Congress finally passes Emmett Till anti-lynching act


Lillian Hoover

The Emmitt Till Anti-lynching Act creates a distinction between murder and lynching.

Lillian Hoover, Staff Writer

In the summer of 1955, Emmett Till’s life was taken from him after he was falsely accused of whistling at and grabbing a white woman. The woman’s husband and his brother forced Emmet into their car, killed him, and left his body to be found three days later, horribly disfigured. These two men went on trial in September 1955 and were found not guilty by an all-white jury. Now, over 150 years since Reconstruction in the South, it is long past the time that the US classify lynching as a federal hate crime, with commensurate punishments for those who take part in such a heinous act.

Thankfully, US Representative Bobby Rush, introduced the Emmett Till Anti-lynching Act which passed in both the US House of Representatives, the Senate, and has now been signed by President Biden. This will finally make lynching a federal hate crime with a maximum sentence of up to 30 years in addition to other charges brought against the criminal. This not only gives a new source of power to people in need of justice, but can also be used as a backstop when state charges against a defendant do not stand. We also need to pay attention to how long it took to bring this Act to life and others like it. If this law took over 200 attempts and over 150 years to pass, how long will it be until the U.S. is truly an equal and united country?

This long fought case seeking justice for Emmett Till, this case demonstrates just how long our nation has been battling systemic racism. No one could understand this more acutely than Mamie Till Mobley, Emmett Till’s mother. After Emmett Till’s murder, Ms. Mobley, chose to have an open-casket funeral for her son so people could see what had happened to him. Before long, mainstream media began to report on the story and the way Emmett Till’s violent murder began to capture the attention of more and more people in the United States. It was the image of the Emmett Till’s murdered body in the casket that stuck with Representative Rush for decades. While this case shows that it is possible to make a change, through all of this, it still took over 200 attempts to pass. 200 attempts.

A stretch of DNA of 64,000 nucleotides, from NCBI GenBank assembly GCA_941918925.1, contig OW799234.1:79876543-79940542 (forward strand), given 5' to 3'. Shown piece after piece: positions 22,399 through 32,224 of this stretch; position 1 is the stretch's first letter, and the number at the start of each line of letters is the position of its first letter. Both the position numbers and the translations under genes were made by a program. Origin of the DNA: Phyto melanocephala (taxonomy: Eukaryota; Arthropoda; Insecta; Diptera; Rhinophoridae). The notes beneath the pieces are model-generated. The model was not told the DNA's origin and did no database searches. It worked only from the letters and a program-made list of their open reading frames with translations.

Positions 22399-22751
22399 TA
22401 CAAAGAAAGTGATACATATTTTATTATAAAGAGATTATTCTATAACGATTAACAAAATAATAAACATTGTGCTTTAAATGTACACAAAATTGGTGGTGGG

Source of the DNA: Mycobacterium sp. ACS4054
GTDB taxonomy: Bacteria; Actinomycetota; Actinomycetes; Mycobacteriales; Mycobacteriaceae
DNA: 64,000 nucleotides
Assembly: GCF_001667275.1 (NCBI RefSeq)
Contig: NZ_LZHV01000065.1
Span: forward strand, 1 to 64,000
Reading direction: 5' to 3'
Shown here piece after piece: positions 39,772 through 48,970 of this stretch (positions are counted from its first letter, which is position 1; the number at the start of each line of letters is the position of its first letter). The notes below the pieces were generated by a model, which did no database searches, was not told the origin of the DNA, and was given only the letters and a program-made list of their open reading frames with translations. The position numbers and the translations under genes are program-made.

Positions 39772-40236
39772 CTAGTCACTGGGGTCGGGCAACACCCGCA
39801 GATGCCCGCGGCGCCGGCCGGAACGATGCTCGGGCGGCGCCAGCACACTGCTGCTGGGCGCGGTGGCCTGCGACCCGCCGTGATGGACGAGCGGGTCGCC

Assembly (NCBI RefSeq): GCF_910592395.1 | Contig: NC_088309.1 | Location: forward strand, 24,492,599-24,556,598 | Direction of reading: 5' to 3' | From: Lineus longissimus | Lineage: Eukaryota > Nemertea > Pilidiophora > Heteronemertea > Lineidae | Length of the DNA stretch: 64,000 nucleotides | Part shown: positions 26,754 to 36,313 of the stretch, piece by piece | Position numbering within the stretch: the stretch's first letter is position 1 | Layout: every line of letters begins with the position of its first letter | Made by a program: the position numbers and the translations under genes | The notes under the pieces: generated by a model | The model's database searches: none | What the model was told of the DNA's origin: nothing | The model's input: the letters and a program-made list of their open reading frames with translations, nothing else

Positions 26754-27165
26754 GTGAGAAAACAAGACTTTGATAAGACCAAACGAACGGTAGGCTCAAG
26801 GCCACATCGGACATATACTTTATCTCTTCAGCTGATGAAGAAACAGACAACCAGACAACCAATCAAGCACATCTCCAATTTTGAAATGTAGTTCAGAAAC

The Equal Justice Initiative estimates that during the period 1865 and 1950, over 6500 Americans were lynched, and their perpetrators most often faced no consequences. Emmett Till’s murder highlighted the brutal nature of segregation in the South and is also seen as one of the sparks that lit the Civil Rights Movement in the US. To quote Representative Rush, who introduced the bill, “Lynching is a long-standing and uniquely American weapon of the racial terror that has for decades been used to maintain the white hierarchy.” The bill that Rush introduced would make it possible to prosecute lynching as a hate crime with a maximum sentence of only 30 years (10 years at first). Now, after all of this time and effort, one can only hope that punishments for hate crimes throughout America will give victims and their families the justice that they deserve.

Now signed into law by President Biden, the new act amends the existing federal criminal code signed into law in 2009 under the Matthew Shepard and James Byrd Jr. hate Crimes Prevention Act. The Emmitt Till Anti-lynching Act creates a distinction between murder and lynching. Lynching is commonly understood to refer to illegal mob action that results in the hard or murder of an individual based on their race, religion, sexual orientation, or other characteristics. This law effectively allows for greater punishment for hate crimes when people act together to commit them.

Finally, Congress has successfully passed this important piece of legislation which reflects our country’s acknowledgment of its shameful past and the force with which the US will prosecute those who violate it. Through legislation alone cannot heal the wounds caused by the terror and violent act of lynching, we have taken a long delayed step forward as a country. Now, it will be time for the US Department of Justice to use the power to prosecute criminals under this act.